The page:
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Alex Amyot

Alex Amyot

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Began his film career as an assistant to Sergei Eisenstein, with whom he co-directed both "October" (1928) and "The General Line" (1929). Alexandrov then accompanied the master on his trip to the West, directing the experimental short "Romance sentimentale" in Paris in 1930. (Production funds were raised on the strength of Eisenstein being a co-director, though the film is really the work of Alexandrov and cinematographer Eduard Tisse.) From France the group moved first to the US (where Eisenstein's plans to film Dreiser's "An American Tragedy" fell through) and then central America, where Eisenstein shot the bulk of his subsequently abandoned Mexican project (the film was edited and completed by Alexandrov in 1979 and released as "Que Viva Mexico"). Back in the USSR, Alexandrov made a name for himself as a director of effervescent musical comedies, notably "The Joyous Fellows" (1933), which stand out from the social realist works produced by his contemporaries. After succeeding Eisenstein as artistic director of Mosfilm in 1944, Alexandrov turned more to the Stalinist line. He continued to gain acclaim abroad with "Meeting on the Elbe" (1949) and "Glinka" (1952), both starring his wife Lyubov (Luba)...

Began his film career as an assistant to Sergei Eisenstein, with whom he co-directed both "October" (1928) and "The General Line" (1929). Alexandrov then accompanied the master on his trip to the West, directing the experimental short "Romance sentimentale" in Paris in 1930. (Production funds were raised on the strength of Eisenstein being a co-director, though the film is really the work of Alexandrov and cinematographer Eduard Tisse.) From France the group moved first to the US (where Eisenstein's plans to film Dreiser's "An American Tragedy" fell through) and then central America, where Eisenstein shot the bulk of his subsequently abandoned Mexican project (the film was edited and completed by Alexandrov in 1979 and released as "Que Viva Mexico").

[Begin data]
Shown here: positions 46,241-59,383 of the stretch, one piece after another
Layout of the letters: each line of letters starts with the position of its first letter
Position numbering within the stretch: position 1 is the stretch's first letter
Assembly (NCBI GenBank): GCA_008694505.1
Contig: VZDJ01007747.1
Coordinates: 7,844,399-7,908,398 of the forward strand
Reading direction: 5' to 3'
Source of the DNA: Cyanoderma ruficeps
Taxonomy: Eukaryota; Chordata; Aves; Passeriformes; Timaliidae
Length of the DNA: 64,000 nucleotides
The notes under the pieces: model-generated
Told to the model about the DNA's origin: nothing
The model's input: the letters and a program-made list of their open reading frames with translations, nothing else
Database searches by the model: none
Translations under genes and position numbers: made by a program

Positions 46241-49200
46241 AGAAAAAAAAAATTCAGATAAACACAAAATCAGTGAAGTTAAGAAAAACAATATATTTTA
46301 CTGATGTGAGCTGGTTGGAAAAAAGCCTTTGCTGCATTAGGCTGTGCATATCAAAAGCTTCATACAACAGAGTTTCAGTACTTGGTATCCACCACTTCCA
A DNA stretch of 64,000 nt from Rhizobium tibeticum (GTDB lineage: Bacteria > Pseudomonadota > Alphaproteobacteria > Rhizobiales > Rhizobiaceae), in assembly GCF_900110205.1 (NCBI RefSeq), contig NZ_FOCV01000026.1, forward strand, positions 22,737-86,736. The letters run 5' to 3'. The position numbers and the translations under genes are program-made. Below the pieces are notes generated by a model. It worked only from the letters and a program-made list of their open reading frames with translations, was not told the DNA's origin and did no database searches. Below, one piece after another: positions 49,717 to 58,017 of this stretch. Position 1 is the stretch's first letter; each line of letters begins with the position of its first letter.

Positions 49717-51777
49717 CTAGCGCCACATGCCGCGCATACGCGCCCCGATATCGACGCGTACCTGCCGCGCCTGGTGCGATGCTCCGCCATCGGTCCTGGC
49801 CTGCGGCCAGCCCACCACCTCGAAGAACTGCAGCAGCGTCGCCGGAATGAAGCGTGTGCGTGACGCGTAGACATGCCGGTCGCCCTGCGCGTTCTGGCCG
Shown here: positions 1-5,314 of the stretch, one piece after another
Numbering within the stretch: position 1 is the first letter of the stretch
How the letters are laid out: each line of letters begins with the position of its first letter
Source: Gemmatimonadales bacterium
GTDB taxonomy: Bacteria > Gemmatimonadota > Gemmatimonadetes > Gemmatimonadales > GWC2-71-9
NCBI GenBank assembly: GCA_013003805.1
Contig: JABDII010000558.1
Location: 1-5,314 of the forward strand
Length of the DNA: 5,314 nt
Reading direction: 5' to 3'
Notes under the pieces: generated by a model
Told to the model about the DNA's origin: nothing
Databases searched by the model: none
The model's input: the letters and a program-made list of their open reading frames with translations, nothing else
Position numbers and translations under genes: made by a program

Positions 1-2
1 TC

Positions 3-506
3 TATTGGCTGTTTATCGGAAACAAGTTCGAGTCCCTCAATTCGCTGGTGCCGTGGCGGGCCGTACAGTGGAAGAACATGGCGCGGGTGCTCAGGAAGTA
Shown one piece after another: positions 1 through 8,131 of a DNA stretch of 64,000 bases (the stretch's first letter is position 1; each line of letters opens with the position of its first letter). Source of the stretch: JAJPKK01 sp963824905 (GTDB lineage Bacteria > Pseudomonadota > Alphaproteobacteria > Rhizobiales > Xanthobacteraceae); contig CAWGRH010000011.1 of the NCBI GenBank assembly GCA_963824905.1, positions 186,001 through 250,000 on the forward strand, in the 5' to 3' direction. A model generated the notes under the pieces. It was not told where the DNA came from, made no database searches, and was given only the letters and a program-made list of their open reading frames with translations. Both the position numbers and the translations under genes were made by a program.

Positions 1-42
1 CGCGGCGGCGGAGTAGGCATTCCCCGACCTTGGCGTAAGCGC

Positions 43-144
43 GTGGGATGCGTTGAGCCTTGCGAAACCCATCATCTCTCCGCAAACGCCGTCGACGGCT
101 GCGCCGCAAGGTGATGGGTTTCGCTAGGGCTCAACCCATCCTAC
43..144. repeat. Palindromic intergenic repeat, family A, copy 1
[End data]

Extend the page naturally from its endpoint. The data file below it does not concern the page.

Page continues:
Back in the USSR, Alexandrov made a name for himself as a director of effervescent musical comedies, notably "The Joyous Fellows" (1933), which stand out from the social realist works produced by his contemporaries. After succeeding Eisenstein as artistic director of Mosfilm in 1944, Alexandrov turned more to the Stalinist line. He continued to gain acclaim abroad with "Meeting on the Elbe" (1949) and "Glinka" (1952), both starring his wife Lyubov (Luba) Orlova.

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